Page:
John Petrucci: The Prog Whisperer
GW The album’s closing track is “The Count of Tuscany,” which, at nearly 20 minutes, is the longest song on the entire record. The song is a journey through many different themes, moods and complex passages, but it culminates with a very anthemic, positive progression and a very uplifting, melodic solo. After having heard so many dark passages through the piece, and through the entire album as well, it’s a nice way to end the “movie,” so to speak.
PETRUCCI Absolutely. And if you think about the way the album, or the “movie” starts, it begins really dark with “A Nightmare to Remember.” We initially called that song “Halloween.” It could be in the next Tim Burton movie! You travel through the entire album and arrive at this triumphant conclusion.
For us, that chord progression at the end of “The Count of Tuscany” indicates a big-time Rush influence. They have always had the ability to write majestic-sounding music—very royal and uplifting. That chord progression evokes a moving and positive end to the story.
GW When working on an album, is there a point at which you look at the tracks and a possible running order and think in terms of an “arc” to the story that the album tells? In this case, you’ve bookended the album with the two longest songs.
PETRUCCI We do look at it that way, and I think we have gotten better at this as the years have gone by. We might be asking a lot from the audience, but we’d like it to be an overall listening experience, like how it was when [Pink Floyd’s] Dark Side of the Moon first came out. People would get together for the sole purpose of listening to and experiencing the entire album. Of course, “Money” was a single that was on the radio, but the way to experience that album was to listen to the whole thing, just like watching a movie. We try to make our records work in a similar way.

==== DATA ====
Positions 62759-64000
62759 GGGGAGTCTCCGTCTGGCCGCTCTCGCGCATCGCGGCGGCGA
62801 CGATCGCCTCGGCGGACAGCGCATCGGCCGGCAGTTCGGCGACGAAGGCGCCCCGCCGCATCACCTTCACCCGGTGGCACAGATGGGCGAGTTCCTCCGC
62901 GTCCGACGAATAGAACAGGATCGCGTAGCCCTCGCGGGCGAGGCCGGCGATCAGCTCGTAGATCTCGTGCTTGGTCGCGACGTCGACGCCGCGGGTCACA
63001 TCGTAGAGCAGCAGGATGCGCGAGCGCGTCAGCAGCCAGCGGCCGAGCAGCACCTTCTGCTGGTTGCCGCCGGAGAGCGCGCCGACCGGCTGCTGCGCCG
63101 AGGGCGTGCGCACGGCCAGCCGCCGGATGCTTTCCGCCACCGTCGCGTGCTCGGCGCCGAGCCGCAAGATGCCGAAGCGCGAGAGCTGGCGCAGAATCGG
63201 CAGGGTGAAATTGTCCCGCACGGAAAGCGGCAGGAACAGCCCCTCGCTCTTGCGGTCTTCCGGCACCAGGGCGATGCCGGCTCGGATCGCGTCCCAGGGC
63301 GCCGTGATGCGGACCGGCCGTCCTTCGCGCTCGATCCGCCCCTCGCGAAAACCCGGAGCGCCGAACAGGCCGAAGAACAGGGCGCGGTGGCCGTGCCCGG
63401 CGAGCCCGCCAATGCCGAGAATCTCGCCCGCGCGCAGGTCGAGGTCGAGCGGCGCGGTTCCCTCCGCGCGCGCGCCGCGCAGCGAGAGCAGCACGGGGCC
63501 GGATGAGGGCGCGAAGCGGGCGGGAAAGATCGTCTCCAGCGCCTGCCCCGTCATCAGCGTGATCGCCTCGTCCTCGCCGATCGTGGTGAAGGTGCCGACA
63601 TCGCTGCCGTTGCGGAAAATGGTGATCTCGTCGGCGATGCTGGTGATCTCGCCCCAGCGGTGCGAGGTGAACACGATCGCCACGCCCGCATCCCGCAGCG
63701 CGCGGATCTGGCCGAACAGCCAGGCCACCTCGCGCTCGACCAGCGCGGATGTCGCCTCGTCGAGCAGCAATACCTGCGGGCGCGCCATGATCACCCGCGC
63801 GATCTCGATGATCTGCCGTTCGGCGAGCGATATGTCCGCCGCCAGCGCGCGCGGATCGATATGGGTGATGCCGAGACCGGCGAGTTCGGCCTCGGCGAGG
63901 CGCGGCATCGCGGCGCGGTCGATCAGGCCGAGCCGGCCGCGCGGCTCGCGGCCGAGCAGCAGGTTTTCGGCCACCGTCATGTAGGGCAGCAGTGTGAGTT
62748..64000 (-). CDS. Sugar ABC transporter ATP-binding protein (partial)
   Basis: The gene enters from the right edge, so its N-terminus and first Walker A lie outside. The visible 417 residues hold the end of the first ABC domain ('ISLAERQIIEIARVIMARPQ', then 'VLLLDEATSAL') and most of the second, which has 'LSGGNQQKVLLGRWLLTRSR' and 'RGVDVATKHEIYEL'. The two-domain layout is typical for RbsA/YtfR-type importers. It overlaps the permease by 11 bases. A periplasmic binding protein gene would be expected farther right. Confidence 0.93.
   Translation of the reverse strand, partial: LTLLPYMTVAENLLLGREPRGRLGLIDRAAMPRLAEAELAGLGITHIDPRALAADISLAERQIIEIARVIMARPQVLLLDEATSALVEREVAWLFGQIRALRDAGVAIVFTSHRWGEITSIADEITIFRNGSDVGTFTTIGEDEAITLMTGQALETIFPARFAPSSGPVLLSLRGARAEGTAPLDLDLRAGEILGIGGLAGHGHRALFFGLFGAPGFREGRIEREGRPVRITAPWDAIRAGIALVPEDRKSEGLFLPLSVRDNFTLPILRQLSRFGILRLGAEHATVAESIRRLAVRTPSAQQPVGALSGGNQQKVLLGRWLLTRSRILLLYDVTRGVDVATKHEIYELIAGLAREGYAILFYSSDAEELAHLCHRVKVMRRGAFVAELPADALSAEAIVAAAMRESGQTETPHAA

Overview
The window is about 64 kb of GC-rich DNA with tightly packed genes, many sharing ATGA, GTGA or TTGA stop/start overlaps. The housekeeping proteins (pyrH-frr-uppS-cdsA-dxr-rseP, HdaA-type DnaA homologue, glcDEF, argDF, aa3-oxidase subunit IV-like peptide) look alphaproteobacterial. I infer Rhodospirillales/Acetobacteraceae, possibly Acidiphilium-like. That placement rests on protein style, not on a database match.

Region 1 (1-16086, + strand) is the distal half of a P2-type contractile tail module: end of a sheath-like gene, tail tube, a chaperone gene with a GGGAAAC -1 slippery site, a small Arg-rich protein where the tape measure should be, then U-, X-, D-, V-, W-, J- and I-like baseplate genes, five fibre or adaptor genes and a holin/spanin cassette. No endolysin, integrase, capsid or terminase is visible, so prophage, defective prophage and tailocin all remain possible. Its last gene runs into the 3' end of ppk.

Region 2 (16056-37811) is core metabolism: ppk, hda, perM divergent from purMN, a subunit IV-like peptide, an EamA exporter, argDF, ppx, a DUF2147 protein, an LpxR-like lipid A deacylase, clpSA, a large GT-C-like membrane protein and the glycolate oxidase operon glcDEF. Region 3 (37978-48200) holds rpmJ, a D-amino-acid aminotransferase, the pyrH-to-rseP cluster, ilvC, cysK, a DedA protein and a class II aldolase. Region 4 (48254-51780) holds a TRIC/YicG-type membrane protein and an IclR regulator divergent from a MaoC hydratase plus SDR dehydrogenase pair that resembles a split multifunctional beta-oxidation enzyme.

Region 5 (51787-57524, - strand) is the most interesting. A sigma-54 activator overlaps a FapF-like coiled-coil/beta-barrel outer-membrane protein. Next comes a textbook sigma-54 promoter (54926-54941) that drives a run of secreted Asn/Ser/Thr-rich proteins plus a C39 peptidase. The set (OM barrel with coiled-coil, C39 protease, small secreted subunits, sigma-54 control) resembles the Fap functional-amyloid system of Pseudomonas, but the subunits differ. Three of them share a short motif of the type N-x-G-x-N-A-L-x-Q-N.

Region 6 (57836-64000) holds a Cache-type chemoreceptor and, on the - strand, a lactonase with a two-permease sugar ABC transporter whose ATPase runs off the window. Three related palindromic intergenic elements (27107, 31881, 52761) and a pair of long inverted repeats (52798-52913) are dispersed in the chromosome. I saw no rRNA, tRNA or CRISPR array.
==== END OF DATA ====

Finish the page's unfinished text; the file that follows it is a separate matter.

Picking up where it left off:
People may comment one way or another on the individual songs, that one song might not be heavy enough, or another is too heavy and progressive, but we are trying to create a sense of movement, so that the entire listening experience will be interesting and fulfilling. I compare it to classical pieces. Talk about long songs! Orchestral pieces by composers like Beethoven and Mozart have a long progression of themes and repetitive parts, segueing from the powerful and bombastic to the delicate and beautiful. Themes are allowed to evolve through many incarnations, and that’s how classical symphonies are written. We try to approach things with the same mentality, to take the listener through some sort of aural adventure.
GW You mentioned meeting Brian May recently for the very first time. Your solo on the Black Clouds track “Wither” has a strong Brian May character.
PETRUCCI That solo is like a “tag” to the chorus vocal, and though it’s not harmonized, it is double-tracked and I’m using a chorus effect and a wah. I was going for a very melodic, Ozzy/Queen vibe.
The neat thing about that is, first of all, I played the solo on a baritone guitar [a six-string guitar with a long scale length, normally tuned a fourth lower than standard tuning] tuned down to Bb, so the strings are like giant cables! While I was cutting it, a couple of the guys were like, “John, that totally sounds like Brian May. You can’t do that.” And I said, “Screw you guys, it sounds awesome. What, I can’t play 16th notes followed by eighth-note triplets?” I love Queen and I love Brian, so it’s obviously influenced by that. I’ve also heard Zakk Wylde do that type of wide, doubletracked solo that’s very melodic and more like a theme than a flashy solo.
It was great meeting and hanging out with Brian. He’s been in one of the most influential bands of our time and has written some of the greatest rock music ever, and as a guitar player he’s inspired and influenced millions of people. It’s incredible to me that a guy like that is such a warm, sweet person. Very humbling.
GW There are few bands that have dedicated themselves to continuing in that tradition, and in Dream Theater the art has become more finely honed over the years. It’s clearly apparent that, on Black Clouds, the band is completely in control of the genre.
PETRUCCI We are from that same school of thought; it’s just wrapped in a different package. It’s post-metal, so our music doesn’t sound like Yes’ Close to the Edge, but it is written in the same spirit.
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